Study FAQ

What is PPMI?

PPMI is a landmark observational clinical study that aims to identify biomarkers of Parkinson’s disease (PD) progression by assessing multiple cohorts to develop the largest collection of clinical, imaging and biologic specimens ever created in the Parkinson’s community. PPMI data and specimens are made accessible through this Web site to academic and industry researchers to perform verification studies of PD biomarkers. The PPMI infrastructure is becoming a new model for biomarker research and will continue to add new cohorts.

PPMI is conducted in the United States, Europe, Israel, and Australia. The study is sponsored by The Michael J. Fox Foundation for Parkinson’s Research (MJFF) and is made possible by restricted donations to the Foundation from a consortium of Parkinson’s drug development stakeholders. PPMI is led by Principal Investigator Ken Marek, MD, President and Senior Scientist of the Institute for Neurodegenerative Disease in New Haven, Connecticut.

What are biomarkers?

A biomarker can be any objectively measurable physical characteristic associated with the presence of disease (diagnostic marker), or any characteristic that changes over time in a way that can be tied to the progression of disease (progression marker). Examples from other health conditions include: Blood pressure, which is objectively and easily measured and, when high, acts as a diagnostic marker of potential heart disease; and, white blood cell count is a progression marker of leukemia. A count that rises to abnormal levels indicates that the condition is getting worse, while a count that returns to normal indicates improvement.

PPMI Data and Specimens

What tests and assessments will be performed on subjects? What data and specimens will be made available through PPMI?

Study participants will be required to complete motor assessments, DaTSCAN, and MRI imaging, serum, plasma and urine collection, CSF collection, olfaction testing, DNA testing and neuropsychiatric/cognitive testing. All test data and specimens collected as part of this protocol will be submitted to the central study repositories and will be made available through this site.

Who has access to PPMI data and specimens?

Investigators from academic institutions and industry organizations will be allowed to access the repository. Investigators are required to submit basic information about themselves for basic administrative review to ensure legitimacy. Upon approval, investigators will be given immediate access.

What kinds of research can be conducted on the data and specimens?

PPMI data will be available to any researcher who is approved for access to the database. Because PPMI specimens are in limited supply, they will be reserved for biomarker verification studies, or studies to further validate lead marker candidates. PPMI samples cannot be used for discovery research, although other banks of samples exist for this purpose.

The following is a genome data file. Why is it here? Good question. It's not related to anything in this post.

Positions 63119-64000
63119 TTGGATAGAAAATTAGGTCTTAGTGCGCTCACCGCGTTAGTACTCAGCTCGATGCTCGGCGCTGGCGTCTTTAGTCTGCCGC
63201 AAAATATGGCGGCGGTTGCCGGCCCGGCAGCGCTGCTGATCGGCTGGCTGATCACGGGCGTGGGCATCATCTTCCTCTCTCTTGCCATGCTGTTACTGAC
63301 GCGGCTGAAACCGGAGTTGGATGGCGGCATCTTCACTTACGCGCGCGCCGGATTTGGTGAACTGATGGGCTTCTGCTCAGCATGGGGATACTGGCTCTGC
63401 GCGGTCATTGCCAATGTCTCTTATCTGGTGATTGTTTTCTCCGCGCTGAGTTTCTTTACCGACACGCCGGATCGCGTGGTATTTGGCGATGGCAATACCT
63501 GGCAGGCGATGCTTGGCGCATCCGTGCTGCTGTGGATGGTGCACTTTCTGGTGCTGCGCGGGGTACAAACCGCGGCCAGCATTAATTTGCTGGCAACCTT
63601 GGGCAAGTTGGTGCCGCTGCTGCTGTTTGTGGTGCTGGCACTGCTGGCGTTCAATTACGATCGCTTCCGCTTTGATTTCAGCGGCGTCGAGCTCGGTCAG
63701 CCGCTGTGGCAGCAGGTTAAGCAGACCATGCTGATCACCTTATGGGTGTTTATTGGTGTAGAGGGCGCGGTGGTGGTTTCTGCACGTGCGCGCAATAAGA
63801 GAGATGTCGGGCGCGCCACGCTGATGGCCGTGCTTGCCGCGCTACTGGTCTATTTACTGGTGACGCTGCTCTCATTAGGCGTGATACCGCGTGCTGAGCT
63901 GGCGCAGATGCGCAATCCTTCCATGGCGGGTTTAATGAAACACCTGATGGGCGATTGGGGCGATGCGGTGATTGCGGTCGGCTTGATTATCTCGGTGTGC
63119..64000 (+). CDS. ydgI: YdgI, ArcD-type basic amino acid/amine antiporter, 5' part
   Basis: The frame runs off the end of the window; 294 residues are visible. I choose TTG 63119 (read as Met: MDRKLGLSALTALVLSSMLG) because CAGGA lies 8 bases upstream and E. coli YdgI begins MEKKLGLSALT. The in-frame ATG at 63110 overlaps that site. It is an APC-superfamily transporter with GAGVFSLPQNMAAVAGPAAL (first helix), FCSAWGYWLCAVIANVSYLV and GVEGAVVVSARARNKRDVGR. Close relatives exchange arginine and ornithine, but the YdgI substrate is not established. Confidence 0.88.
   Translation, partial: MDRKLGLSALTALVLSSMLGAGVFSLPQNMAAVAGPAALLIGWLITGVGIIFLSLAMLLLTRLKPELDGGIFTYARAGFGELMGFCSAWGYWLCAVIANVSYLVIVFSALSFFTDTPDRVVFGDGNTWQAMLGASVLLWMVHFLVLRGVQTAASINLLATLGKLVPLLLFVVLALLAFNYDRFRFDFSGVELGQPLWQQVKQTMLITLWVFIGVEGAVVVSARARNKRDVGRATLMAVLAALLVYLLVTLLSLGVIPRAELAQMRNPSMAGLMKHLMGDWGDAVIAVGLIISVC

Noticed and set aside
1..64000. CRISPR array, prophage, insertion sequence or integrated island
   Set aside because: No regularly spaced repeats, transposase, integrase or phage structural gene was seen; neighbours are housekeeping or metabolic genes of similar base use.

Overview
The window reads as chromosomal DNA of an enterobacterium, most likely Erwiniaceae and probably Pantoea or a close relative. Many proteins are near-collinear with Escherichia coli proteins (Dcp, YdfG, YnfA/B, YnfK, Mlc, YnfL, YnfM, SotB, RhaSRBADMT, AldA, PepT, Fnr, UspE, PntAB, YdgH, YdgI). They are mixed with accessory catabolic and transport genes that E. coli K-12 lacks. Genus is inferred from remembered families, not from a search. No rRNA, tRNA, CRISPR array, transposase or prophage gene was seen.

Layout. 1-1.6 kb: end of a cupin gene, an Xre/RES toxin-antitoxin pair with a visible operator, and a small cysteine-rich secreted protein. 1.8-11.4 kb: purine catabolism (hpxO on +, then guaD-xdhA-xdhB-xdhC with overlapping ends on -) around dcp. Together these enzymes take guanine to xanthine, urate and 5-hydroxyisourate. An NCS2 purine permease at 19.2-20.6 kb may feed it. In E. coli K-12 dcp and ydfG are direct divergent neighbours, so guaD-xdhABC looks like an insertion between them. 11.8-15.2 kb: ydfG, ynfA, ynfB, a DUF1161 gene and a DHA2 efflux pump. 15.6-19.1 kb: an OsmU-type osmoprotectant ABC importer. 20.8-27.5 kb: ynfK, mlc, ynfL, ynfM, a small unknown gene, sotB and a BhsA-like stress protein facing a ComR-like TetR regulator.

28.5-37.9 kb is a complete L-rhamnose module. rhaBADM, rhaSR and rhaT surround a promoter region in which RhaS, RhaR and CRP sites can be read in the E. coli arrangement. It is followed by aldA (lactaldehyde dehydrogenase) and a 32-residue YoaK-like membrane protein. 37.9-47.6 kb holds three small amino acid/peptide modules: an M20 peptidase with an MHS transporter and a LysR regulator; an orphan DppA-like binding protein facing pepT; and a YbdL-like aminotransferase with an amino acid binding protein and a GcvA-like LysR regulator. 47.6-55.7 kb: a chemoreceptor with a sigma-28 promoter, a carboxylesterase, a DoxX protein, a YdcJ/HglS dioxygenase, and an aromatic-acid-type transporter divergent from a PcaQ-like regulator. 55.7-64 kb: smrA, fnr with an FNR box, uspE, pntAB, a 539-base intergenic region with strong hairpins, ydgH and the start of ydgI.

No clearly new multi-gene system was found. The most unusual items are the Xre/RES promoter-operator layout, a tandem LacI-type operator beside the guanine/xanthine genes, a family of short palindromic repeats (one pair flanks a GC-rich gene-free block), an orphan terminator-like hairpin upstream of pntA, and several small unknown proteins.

Eligibility and Enrollment

What is the visit schedule for individuals who enroll in the study?

Participants will be required to make four study visits in their first year, with visits twice a year thereafter (with the exception of the genetic cohort which has study visits twice a year throughout the whole study duration). Each visit will include different tests, assessments and biologics sampling, including motor, neuropsychiatric and cognitive assessments; DatSCAN and MRI imaging; and, blood, cerebrospinal fluid (CSF), urine and DNA sampling.

Do participants have to go to a PPMI site to participate in the study?

Yes. Because the study has been designed with highly standardized protocols that must be strictly adhered to across study sites, enrolled subjects must visit an official PPMI clinical site to conduct all study visits.

PPMI Sponsorship and Funding

Is the pharmaceutical industry involved in this study?

Although MJFF is the sole sponsor of PPMI, the Foundation is developing this project as a consortium effort. To this end, MJFF is actively recruiting funders for the study, including industry funding partners. In fact, the Foundation aims to secure half of the needed funds for PPMI from pharmaceutical companies and individuals who share our commitment to developing better tools for drug development. In seeking these partnerships, MJFF is clear that becoming a funding partner in PPMI will not benefit any single entity directly. Rather, the discovery of a PD biomarker is pre-competitive, providing equal benefit to all drug developers working in PD by enabling faster progress toward breakthrough treatments.

Several funding partners have signed on to support PPMI. To learn more about opportunities for collaboration email us at

Why hadn’t anyone done a study like PPMI before?

In short, everyone acknowledges that the discovery of a biomarker would be transformative to the work being done in the field. However, biomarker development demands significant financial and intellectual resources and offers little short-term return on investment (compared to, say, a patentable new therapy). For individual academic or industry research groups, such a major undertaking does not offer the short-term rewards and long-term competitive advantage often used to assess business decisions to commit resources.

In light of the urgent need for a Parkinson’s biomarker and the ambitious goal to meet that need through PPMI, it is fitting that multiple partners mobilize under the umbrella of a single streamlined and coordinated effort, sharing the expense, risk and, ultimately, the benefits of the research. MJFF is committed to spearheading efforts to accelerate the development of improved therapies for those living with Parkinson’s today. Given this aim, MJFF was uniquely poised and positioned to lead the push and marshal the necessary resources to make PPMI a reality.

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